Home

Granada la bella

 

 

where anything is possible

Copyright © All Rights Reserved

MONDAY 23/10/2017

I came back to Granada to live at the very end of August. It didn't take long before my old obsessions started to work on me again and in particular the unresolved question of Lorca's fate in those early days of the nationalist uprising in the summer of 1936 in Granada.

While I was in England, six years ago, I read about Miguel Caballero's investigation which he titled Las trece últimas horas en la vida de García Lorca (The Last Thirteen Hours in Lorca's Life). I wrote two blogs then, in July 2011, one called 'Lorca's Death: Mystery Solved?' (#22) and the other 'Yes but, what about...?' (#23); the second referring to what I saw as issues Caballero's investigation had not satisfactorily resolved.

In September I read Caballero's book and on the 29th I posted the first part of my review of his argument (#64). Today I have just published a post on Angelina Cordobilla, the key witness in Ian Gibson's Lorca biography, who Caballero ignores completely. It is the second part (#69) of a comparison of the two contradictory accounts of Lorca's disappearance (Caballero's and Gibson's).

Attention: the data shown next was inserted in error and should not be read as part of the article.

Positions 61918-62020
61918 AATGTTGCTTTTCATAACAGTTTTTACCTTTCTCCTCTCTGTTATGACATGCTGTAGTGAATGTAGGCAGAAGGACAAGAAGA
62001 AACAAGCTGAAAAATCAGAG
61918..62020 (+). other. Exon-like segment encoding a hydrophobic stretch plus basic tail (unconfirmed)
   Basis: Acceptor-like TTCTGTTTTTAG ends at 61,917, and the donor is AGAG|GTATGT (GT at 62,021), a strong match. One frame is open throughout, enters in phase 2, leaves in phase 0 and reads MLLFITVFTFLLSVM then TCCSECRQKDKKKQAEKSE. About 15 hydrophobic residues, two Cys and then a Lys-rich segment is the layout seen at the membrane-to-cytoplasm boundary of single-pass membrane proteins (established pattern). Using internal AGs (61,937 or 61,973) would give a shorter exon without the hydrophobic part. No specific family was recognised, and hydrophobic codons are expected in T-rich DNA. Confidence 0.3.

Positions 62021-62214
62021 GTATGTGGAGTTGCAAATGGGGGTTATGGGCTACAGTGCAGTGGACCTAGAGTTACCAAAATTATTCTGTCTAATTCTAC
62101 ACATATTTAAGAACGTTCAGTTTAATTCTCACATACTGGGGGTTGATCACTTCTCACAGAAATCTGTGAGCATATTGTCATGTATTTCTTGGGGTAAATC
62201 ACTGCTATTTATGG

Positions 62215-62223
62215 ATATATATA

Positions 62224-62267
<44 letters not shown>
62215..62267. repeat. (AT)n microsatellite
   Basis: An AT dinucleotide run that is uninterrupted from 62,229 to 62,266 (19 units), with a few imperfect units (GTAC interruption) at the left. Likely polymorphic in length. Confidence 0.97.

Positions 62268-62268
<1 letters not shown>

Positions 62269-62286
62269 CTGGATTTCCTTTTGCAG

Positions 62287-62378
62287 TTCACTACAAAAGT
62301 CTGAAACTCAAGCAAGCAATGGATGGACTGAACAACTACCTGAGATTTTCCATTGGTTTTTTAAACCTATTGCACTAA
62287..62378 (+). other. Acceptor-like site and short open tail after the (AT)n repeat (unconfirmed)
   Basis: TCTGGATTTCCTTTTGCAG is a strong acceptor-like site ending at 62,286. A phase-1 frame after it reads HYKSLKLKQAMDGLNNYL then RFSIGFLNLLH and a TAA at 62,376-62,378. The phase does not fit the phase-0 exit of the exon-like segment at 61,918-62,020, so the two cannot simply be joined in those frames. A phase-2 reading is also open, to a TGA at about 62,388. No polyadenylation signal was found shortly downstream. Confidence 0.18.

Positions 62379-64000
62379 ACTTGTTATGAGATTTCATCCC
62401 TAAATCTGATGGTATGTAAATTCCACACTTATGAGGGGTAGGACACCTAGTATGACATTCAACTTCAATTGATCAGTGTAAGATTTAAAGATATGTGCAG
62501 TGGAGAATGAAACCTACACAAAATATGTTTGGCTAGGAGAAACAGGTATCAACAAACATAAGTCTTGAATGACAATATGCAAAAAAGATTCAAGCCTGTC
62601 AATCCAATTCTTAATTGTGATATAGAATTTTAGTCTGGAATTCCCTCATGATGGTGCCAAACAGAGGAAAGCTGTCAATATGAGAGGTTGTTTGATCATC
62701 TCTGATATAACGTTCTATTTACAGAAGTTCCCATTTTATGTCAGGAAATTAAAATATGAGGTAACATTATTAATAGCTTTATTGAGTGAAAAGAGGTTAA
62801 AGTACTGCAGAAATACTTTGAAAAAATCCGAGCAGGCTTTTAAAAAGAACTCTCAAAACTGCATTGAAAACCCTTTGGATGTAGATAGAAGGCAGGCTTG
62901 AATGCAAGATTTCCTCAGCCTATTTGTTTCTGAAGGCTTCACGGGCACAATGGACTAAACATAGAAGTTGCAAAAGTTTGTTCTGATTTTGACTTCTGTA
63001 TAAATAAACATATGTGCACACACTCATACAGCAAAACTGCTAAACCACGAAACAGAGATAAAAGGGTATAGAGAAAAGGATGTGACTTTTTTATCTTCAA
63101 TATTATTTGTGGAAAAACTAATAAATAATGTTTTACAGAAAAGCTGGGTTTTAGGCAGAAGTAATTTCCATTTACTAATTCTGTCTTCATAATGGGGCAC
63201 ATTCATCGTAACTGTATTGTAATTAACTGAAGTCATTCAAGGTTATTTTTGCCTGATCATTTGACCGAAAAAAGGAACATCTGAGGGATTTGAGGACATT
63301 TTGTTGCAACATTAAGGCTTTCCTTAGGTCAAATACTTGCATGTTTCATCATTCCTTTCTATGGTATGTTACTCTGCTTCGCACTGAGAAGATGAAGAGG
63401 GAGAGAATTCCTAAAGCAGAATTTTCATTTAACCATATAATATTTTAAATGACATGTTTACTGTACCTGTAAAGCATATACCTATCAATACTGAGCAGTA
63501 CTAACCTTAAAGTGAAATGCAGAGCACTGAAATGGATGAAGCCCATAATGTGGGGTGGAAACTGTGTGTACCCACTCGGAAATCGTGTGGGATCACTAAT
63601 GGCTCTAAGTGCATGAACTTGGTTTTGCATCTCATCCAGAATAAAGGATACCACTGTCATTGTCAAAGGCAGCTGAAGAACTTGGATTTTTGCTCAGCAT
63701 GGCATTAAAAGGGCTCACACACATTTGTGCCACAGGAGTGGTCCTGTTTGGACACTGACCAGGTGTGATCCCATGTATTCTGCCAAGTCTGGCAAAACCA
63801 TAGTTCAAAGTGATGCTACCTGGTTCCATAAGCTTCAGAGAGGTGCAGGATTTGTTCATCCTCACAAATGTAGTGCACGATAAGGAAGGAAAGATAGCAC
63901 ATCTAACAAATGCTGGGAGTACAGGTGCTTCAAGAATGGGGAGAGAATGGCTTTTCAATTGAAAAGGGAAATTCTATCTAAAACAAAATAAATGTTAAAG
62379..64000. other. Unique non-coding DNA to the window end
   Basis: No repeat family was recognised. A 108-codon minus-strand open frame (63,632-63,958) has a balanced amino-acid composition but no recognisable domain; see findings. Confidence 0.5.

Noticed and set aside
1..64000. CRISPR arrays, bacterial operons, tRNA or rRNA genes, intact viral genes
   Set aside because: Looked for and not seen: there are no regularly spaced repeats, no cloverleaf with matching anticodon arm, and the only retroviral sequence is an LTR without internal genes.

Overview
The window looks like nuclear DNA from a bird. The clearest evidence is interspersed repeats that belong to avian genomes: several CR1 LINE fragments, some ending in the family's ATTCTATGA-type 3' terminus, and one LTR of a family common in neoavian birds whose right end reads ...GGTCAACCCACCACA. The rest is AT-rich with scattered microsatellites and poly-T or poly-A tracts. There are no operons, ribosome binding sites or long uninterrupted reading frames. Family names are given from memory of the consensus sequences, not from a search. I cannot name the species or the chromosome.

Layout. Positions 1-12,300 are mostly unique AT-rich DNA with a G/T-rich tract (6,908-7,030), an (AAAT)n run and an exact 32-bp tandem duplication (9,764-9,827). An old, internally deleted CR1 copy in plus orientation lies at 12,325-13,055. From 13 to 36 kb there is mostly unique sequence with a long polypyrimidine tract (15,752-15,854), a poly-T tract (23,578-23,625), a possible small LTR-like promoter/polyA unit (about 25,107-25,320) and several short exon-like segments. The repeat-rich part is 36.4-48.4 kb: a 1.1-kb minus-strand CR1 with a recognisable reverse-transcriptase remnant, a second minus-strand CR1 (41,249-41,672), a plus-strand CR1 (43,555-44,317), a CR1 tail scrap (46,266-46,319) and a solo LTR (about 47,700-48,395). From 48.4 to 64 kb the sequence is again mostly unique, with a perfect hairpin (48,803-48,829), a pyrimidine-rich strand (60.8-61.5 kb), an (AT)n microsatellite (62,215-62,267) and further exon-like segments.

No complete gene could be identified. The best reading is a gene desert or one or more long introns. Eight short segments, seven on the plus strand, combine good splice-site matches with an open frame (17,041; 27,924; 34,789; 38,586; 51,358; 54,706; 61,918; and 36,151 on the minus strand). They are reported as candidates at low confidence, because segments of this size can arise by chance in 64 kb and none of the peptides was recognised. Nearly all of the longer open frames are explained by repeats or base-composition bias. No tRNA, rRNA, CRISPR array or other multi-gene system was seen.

In two more posts I shall look at the two differing accounts of the poet's transfer to the village of Víznar and the organising and composition of the firing squad that killed him.

 

13/10-2017

 

WHO KILLED LORCA? AND WHY? AND WHERE DID THEY DUMP THE BODY?

 

These are the questions that Miguel Caballero Pérez (in: Las trece últimas horas en la vida de García Lorca, published in 2011 by La Esfera de los Libros) is confident he has found the answers to.

 

Caballero's thesis is that there was ‘una concatenación de causas’, a whole constellation of interrelated causes, which had their origin not in political differences but in inter-family and internecine disputes and rivalries that had festered over half a century, out on the Vega of Granada, where Lorca's father had got rich, at others' expense, on the 'sugar boom' of the early twentieth century.

Lorca, himself, Caballero reminds us, was unpolitical, with friends from a wide social and political spectrum. Having demonstrated the poet’s political neutrality, Caballero concludes that the real causes of his death need to be looked for on the Vega of Granada, where the economic and local political conflicts between his and rival families were played out.

 

Since returning to Granada in August 2017, I have engaged deeply with Caballero's arguments and evidence. You will find more in my Granada la bella blog, posts #64 - #67

 

Simon